|This is NOT the green child|
Back in the day, little green men were not automatically aliens
The Green Child – Herbert Read (1935)
Several weeks ago I did a search online for “weird” books, to see if there were any being mentioned that sounded good to me. One of the books discussed by many was Herbert Read’s The Green Child. Every mention of this book stated that this was Herbert Read’s only novel, that otherwise he was an anarchist poet, political philosopher, and art critic who wrote countless articles, essays and books, and that he was one of England’s preeminent political thinker and disseminator. When taken into account, all these personal experiences definitely show up in this novel.
The story is based on a mysterious tale told in England of how, in a remote country village around the 13th century, two slender, green-tinged children who spoke a language no one could understand showed up in town. One was a boy, who died soon after arriving, and the other a girl. From this basis, Herbert Read builds a story wherein his protagonist, a Mr. Olivero, is heading back home to his ancestral village, the same one where the children appeared, and encounters the female green child.
The novel is broken into three parts. The first tells of Olivero’s arrival back in his home village and what he finds there. The second part is a flashback to the decades before his arrival back in the village, when Olivero ended up shaping and ruling a small nation in South America. The third part is the continuation of the first, and takes place in a world apart from our own.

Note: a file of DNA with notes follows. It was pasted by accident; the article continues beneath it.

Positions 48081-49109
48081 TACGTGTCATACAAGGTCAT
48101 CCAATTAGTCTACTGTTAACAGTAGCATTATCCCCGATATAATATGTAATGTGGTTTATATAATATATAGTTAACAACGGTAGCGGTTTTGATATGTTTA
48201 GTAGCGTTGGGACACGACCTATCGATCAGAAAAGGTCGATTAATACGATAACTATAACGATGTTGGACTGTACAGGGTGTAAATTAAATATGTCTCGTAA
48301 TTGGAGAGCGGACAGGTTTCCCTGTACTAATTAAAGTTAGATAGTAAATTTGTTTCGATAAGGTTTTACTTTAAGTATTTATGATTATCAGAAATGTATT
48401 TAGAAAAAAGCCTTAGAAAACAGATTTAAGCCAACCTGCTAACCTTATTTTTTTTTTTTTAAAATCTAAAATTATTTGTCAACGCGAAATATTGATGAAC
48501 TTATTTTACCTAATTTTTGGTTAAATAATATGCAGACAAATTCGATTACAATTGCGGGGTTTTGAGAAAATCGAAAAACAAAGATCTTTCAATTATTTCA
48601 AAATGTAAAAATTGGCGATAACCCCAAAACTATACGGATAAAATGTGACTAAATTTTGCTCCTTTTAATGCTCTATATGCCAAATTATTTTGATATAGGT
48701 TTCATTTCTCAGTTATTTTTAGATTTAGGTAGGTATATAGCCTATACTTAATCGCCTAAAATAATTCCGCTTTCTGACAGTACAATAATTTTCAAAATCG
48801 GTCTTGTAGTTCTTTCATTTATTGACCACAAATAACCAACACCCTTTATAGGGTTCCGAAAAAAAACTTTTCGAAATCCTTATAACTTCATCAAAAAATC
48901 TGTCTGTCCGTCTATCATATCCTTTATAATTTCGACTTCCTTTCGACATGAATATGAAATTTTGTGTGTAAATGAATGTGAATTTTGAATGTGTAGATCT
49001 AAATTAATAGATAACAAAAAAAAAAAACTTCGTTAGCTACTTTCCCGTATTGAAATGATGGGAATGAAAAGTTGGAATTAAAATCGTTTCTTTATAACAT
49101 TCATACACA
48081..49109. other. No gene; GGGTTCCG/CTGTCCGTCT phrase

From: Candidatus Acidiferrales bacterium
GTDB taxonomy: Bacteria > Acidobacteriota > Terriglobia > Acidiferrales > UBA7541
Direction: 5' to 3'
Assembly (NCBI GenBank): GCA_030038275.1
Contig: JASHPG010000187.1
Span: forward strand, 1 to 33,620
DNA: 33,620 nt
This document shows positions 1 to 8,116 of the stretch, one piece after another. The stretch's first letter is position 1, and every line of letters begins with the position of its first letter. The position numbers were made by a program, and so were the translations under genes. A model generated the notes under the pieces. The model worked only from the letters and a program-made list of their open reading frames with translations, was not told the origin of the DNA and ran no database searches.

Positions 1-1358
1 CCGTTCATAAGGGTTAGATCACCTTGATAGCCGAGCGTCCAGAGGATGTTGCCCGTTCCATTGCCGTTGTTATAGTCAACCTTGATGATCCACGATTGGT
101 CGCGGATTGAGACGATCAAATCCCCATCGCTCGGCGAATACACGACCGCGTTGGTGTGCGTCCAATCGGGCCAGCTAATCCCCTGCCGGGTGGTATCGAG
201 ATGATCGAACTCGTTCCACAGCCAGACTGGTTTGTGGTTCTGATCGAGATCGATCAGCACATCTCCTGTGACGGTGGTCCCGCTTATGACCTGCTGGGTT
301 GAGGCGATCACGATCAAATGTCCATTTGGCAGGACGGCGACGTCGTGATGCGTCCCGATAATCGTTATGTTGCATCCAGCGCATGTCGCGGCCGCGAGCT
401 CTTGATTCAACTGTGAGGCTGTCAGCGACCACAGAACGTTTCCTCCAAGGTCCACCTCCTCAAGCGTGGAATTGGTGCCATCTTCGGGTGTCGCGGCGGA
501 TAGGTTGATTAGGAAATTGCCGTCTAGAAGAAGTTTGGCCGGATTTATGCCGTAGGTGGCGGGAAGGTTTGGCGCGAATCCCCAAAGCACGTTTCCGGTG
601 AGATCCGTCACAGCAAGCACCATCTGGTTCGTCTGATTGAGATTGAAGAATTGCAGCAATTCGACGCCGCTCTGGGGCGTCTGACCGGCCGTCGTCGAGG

As with all fiction I review here at RXTT’s Intellectual Journey, I will not give away much of the plot, for I hate that shit when I run across it in reviews. However, it is very interesting to juxtapose the two stories told in this book, one being of Olivero and the Green Child and the other being his foray to South America, including the roundabout way he arrived there. This middle section is great as a piece of historical fiction, and includes a ton of detail describing how Olivero set up the government of the small nation he helped establish. This helps to show the author’s political views and serves a counterpoint for the protagonist’s later adventures.
This is a nicely written novel by a man who wrote no others, but I am interested enough to seek out some of Mr. Read’s non-fiction writing to see how it stacks up. While this is by no means a perfect book, The Green Child does what all great works do, which is to open up the reader’s mind, and deposit new ideas and knowledge for further reflection and thought, all without coming across like a polemic political screed. The last chapters of this novel are profound, sensitive, and wrap everything up so fittingly that it made me sit and think quietly for a while. Nice stuff.
(This book can be read/downloaded here: https://archive.org/details/greenchild030736mbp )